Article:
I’m ashamed to say that it has taken so many months to watch The Paradise since I recorded the entire series when it was shown on BBC1 last Autumn. Ashamed and full of regret for it is absolutely marvellous!
Based on Émile Zola’s novel Au Bonheur Des Dames, The Paradise transports the action of the original book from glamorous Paris to an unnamed town in the north of England, which has the effect of making the luxurious opulence of the eponymous department store The Paradise stand out all the more starkly against its rather more down at heel surroundings.
The series focusses upon the goings on at The Paradise under the auspices of its charismatic owner, John Moray who is apparently completely irresistible to any women who have the good fortune to enter his orbit. However the main character is the charming, intelligent Denise, whom we meet at the start of the series when she first arrives, a scruffy country girl from Peebles, to stay with her uncle whose rather less than sumptuous draper’s shop is across the road from The Paradise. Unfortunately, he’s not doing well enough to give her a job or support her so she ends up at The Paradise instead.
The series follows the luminously beautiful and orchidaceous Denise’s first months as a shop girl, gradually winning the trust, respect and even love of The Paradise’s other residents, who are, on the whole, a delightful bunch with their own stories, loyalties and idiosyncrasies. Besides Denise, I think my favourites are the errand boy, Arthur who has lived around The Paradise all his life; prickly head of Ladies Wear, Miss Audrey (Sarah Lancashire in very fine form – she really is an amazing and underrated actress and probably the best person that I share my birthday with) and the charming draper, Sam.
Amongst the many dramas that revolve around the tight knit staff at The Paradise, I think the most compelling is the rivalry between Denise and the more experienced and cunning shop girl, Clara who really ought to be friends but are continually set against each other by Denise’s natural abilities and constant stream of ideas for the business and also Moray’s clear preference for her.
There’s external forces at work too though within Moray’s on/off romance with local heiress, the winsome Katherine Glendenning who starts the series as something of a sweet ingenue but ends it as something rather less charming as it becomes clear that she will stop at nothing to get her man and assert her dominance over his business.
The whole series is an absolute delight and a feast for the eyes with a gorgeous sugared almond palette and a rich aesthetic that is reminiscent of the macaron, velvet, lace edged and diamond spangled design of Coppola’s Marie Antoinette amidst which the black dresses worn by the shop girls are all the more eyecatching and confirm for the viewer that they are the stars of the show, not the well heeled and monied ladies that they attend to, who rather fade into the gorgeously opulent background. There’s a darkness here too though but even that is beautifully lit and gorgeously textured so that overall it is a marked contrast to the rather gloomy and dour look that we’ve recently become accustomed to from Victorian set dramas.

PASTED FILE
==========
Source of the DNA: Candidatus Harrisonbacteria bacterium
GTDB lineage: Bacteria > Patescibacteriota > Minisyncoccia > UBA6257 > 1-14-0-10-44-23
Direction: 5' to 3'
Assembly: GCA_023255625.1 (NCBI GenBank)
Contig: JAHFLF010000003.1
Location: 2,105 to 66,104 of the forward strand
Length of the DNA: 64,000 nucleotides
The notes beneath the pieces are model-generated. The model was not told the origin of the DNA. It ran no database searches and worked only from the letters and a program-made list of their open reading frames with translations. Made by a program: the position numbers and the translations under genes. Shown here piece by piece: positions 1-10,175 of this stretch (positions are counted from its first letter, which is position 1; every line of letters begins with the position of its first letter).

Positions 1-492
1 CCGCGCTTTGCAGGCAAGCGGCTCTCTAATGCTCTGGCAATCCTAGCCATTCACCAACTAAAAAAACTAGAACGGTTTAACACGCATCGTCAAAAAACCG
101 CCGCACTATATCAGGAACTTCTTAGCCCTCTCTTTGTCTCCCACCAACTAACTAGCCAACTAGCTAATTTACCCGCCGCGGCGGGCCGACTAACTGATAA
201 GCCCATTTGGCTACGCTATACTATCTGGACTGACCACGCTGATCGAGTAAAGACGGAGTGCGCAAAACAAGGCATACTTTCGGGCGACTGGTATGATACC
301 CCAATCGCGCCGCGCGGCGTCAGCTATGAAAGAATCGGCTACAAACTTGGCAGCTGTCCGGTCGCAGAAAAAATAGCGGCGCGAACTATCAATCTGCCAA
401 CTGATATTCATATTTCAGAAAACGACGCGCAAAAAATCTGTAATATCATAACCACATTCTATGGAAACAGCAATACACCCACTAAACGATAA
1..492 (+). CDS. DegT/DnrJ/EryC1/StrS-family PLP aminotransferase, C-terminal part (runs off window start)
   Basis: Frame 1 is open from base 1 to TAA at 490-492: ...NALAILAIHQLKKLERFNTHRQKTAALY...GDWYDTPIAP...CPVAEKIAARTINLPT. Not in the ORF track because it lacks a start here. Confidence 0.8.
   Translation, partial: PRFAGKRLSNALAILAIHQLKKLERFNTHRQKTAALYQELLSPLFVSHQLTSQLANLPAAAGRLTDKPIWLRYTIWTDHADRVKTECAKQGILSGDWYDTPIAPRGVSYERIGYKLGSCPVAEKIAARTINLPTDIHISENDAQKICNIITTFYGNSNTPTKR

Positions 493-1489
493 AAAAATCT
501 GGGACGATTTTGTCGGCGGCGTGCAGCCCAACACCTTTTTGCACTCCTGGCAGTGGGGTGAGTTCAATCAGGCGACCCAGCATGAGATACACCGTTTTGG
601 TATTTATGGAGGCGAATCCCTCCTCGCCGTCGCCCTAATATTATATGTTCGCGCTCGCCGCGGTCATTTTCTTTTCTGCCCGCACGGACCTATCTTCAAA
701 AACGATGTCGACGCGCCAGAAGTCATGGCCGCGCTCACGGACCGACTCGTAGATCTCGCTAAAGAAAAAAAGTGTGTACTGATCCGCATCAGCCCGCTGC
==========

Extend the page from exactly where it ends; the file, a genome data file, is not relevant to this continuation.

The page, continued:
However, beneath the sugar almond pastel hues and delicate tinkling crystal chandeliers, there are dark themes such as prostitution, illegitimacy, rape, murder, foundling children and overall the insecure position of women in Victorian society at play beneath The Paradise‘s loveliness although they are dealt with in the most sedate way possible and pretty much everything is neatly wrapped up to the viewer’s satisfaction. You’ll witness no swearing, sex or violence beneath The Paradise’s well mannered roof which makes for perfect if occasionally unsettling comfort viewing.
This series has courted comparisons with the likes of Downton Abbey and Cranford, which I think is fair enough as all three have a very rigid sense of hierarchy within the plot, which gives it much of its depth and complexity. As in Downton Abbey, most of the characters in The Paradise live within the eponymous central building and we see them at work and leisure from Mr Moray in his office to the sinister Jonas skulking about with his note book to the shop girls in their elegantly simple black gowns gossiping over dinner or in their bedroom. Everyone within the building has their own clearly defined place in the pecking order and, as in Downton Abbey, it is when people, generally Denise, begin to stray over this that conflict arises.
Ultimately, I absolutely adore this series – it’s profoundly sad at times and yet also very heart warming (in this it is very like Cranford in its profusions of pathos) in its depiction of the small community based around The Paradise. I honestly didn’t want it to end and am thrilled that there’s to be a second series. You can keep Downton Abbey with its absurd and increasingly preposterous plot and endless advert breaks – I’ll have The Paradise instead.
Ps. I’ve definitely warmed to the BBC’s Ripper Street – the second episode was genuinely gripping and I’m looking forward to the rest of the series. Okay it’s not at all accurate and is slightly ridiculous but it’s enjoyable and has some great characters. I’ll do a proper post when the series ends.